A potential problem for MLSs is if they should die or become disabled. If their will enters probate, their heirs should be able to pass notice to the processor notifying it of a new account in which to pay residuals without a problem. Similarly, if MLSs are unable to work, per the agreement, they should have transferability rights that allow another to take over the contract.

4. Nonexclusivity

In exclusivity agreements, I often find that it is not the desire to leave a processor but the need to explore other options. Once comfortable, most salespeople will stay. However, I do get calls from some who say "I'm happy, but I'm not." If something is missing in the relationship, MLSs should be able to explore other options without feeling like they will be cut off.

5. Third Party Sell Rights

These rights go along with the ability to transfer residuals and the contract to another party. While the processor may not wish to buy residuals at the time MLSs want to sell, they still should be able to offer their residuals for sale to a third party. It is not uncommon for the processor to request the right of first refusal; however, whether MLSs transfer to another party or to a leasing company for a portfolio loan, the processor should allow the transaction.

6. The Big "What if ... ?"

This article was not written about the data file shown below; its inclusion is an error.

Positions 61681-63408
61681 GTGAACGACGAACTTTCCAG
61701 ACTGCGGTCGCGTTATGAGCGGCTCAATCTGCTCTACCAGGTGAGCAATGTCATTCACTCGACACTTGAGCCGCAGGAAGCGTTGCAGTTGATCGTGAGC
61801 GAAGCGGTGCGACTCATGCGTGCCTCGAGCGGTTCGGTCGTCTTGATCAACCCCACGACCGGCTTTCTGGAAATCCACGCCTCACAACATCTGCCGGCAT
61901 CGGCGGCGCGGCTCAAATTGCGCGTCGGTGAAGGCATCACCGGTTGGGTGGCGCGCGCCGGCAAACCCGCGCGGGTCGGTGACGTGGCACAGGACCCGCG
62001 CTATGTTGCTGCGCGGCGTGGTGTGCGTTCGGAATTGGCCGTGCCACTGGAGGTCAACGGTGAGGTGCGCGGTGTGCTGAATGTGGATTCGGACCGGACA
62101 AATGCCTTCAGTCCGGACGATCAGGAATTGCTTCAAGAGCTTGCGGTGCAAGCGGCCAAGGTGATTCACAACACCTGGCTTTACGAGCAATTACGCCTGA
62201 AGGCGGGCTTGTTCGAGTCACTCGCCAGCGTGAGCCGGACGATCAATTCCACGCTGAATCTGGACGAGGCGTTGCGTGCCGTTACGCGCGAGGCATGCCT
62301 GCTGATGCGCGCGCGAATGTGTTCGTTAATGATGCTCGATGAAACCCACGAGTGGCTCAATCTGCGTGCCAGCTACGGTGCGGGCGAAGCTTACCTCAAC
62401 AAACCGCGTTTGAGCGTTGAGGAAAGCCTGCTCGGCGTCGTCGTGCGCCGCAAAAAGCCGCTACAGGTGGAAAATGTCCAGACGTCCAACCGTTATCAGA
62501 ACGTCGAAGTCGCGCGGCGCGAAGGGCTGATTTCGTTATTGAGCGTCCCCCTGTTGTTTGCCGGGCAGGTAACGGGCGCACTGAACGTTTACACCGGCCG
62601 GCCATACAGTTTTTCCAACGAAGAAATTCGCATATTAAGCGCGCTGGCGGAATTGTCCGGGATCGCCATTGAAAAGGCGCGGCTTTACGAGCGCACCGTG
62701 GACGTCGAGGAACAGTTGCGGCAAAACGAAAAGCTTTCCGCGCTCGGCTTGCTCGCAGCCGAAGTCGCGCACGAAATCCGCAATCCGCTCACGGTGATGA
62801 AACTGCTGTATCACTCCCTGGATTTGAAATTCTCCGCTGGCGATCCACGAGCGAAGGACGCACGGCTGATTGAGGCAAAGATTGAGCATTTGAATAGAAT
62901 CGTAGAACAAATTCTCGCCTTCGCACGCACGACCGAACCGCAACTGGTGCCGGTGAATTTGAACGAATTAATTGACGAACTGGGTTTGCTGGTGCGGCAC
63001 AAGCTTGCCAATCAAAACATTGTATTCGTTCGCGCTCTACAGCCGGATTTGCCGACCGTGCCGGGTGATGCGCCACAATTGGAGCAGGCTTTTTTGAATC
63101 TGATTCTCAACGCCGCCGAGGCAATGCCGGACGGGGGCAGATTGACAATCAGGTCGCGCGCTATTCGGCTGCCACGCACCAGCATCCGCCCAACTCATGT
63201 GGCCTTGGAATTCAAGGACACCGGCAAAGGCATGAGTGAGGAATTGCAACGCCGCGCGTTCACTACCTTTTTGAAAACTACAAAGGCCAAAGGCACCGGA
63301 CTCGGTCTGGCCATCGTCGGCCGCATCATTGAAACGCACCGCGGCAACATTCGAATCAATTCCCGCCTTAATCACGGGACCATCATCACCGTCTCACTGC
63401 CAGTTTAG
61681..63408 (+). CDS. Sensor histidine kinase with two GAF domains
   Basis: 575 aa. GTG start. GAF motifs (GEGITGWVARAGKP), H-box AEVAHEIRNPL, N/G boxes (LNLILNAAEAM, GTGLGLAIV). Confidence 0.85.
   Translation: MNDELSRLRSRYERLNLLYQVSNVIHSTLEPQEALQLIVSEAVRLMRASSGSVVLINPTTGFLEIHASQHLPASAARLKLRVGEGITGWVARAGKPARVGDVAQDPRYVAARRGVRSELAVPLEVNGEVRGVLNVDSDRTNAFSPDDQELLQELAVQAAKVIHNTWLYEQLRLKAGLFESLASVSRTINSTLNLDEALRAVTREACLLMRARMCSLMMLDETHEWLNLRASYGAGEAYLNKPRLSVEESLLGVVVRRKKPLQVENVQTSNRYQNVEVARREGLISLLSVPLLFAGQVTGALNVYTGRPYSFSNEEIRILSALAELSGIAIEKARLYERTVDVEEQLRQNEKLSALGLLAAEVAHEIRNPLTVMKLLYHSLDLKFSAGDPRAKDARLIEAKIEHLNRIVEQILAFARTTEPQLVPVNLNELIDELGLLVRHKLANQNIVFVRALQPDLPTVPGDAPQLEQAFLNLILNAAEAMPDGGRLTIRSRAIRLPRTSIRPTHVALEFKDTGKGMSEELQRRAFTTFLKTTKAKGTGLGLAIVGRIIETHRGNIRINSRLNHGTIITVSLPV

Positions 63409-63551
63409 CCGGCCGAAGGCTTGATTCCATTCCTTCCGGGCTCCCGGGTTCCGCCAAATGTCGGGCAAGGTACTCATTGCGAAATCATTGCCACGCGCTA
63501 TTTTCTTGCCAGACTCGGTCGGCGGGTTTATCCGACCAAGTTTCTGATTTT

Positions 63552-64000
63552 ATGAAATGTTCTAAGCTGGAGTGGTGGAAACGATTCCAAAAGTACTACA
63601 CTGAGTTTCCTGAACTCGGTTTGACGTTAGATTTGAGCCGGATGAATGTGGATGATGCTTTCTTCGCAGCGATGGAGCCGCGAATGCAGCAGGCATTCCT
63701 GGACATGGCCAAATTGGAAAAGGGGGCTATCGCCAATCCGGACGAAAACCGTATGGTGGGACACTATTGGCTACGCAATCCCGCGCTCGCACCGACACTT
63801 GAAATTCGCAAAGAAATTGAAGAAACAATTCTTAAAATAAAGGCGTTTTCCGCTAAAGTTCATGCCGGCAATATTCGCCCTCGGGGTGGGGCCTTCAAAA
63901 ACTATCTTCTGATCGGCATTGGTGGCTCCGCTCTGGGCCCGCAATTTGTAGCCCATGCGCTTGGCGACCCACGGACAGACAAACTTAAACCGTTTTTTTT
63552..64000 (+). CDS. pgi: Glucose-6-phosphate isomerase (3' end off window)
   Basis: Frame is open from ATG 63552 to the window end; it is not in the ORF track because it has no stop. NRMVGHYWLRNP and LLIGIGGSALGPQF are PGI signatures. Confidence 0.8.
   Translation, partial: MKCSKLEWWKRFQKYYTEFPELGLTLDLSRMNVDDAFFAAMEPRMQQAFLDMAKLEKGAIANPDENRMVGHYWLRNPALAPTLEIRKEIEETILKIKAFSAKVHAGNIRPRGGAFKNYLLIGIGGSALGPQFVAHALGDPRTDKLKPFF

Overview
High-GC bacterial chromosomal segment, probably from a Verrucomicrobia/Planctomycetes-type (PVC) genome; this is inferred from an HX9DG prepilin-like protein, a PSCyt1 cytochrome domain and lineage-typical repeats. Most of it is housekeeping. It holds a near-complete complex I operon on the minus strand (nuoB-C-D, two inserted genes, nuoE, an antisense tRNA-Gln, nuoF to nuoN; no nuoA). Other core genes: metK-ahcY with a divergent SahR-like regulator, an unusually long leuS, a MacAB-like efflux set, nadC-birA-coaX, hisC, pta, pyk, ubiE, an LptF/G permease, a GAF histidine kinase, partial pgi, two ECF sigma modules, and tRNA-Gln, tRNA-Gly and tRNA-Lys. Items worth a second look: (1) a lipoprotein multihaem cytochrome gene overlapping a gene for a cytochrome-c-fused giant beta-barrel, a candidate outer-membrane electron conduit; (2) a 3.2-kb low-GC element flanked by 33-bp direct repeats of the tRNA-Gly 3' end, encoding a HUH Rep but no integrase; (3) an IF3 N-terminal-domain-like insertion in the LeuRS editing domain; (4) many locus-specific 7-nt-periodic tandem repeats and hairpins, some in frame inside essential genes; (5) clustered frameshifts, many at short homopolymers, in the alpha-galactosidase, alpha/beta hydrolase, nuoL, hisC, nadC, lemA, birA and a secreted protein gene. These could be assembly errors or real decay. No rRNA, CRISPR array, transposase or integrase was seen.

MLSs should always consider the future of a company when choosing one with which to sign. While the processor may wish to sell or merge with another company, how would that affect their residuals? If the processor sells its accounts, residuals or the company, salespeople should make sure that they are protected.

We at EPI have implemented a contract that allows for three levels of protection should we decide to sell. We suggest that you as MLSs do the following:

  • Take a buyout that the processor suggests. A one-time buyout for all your accounts will put money in your pocket and leave you on good terms with the processor.

  • If you didn't want to take the buyout that the processor suggested, negotiate your own buyout because you have third party sell rights.

  • Should the processor sell, you should have the right to keep operating under your renewable ISO agreement as your former processor was operating. In other words, keep getting paid as per your original ISO agreement. If the processor sells, then it may not accept new business from you because its new Schedule A may be different than your older one; however, it should still pay you according to your old Schedule A.

When businesses are bought outright, liabilities and assets are sold. These liabilities would also include (in my opinion) contractual liabilities, that is to say, the ISO agreements a processor has outstanding.

Processors that give MLSs agreements should expect them to read the agreements and comment on pricing and terms. If they are unwilling to negotiate or at least hear the MLS's side of the coin, how willing will they be to talk two years down the road when they are about to cut them off because they just sold their portfolio?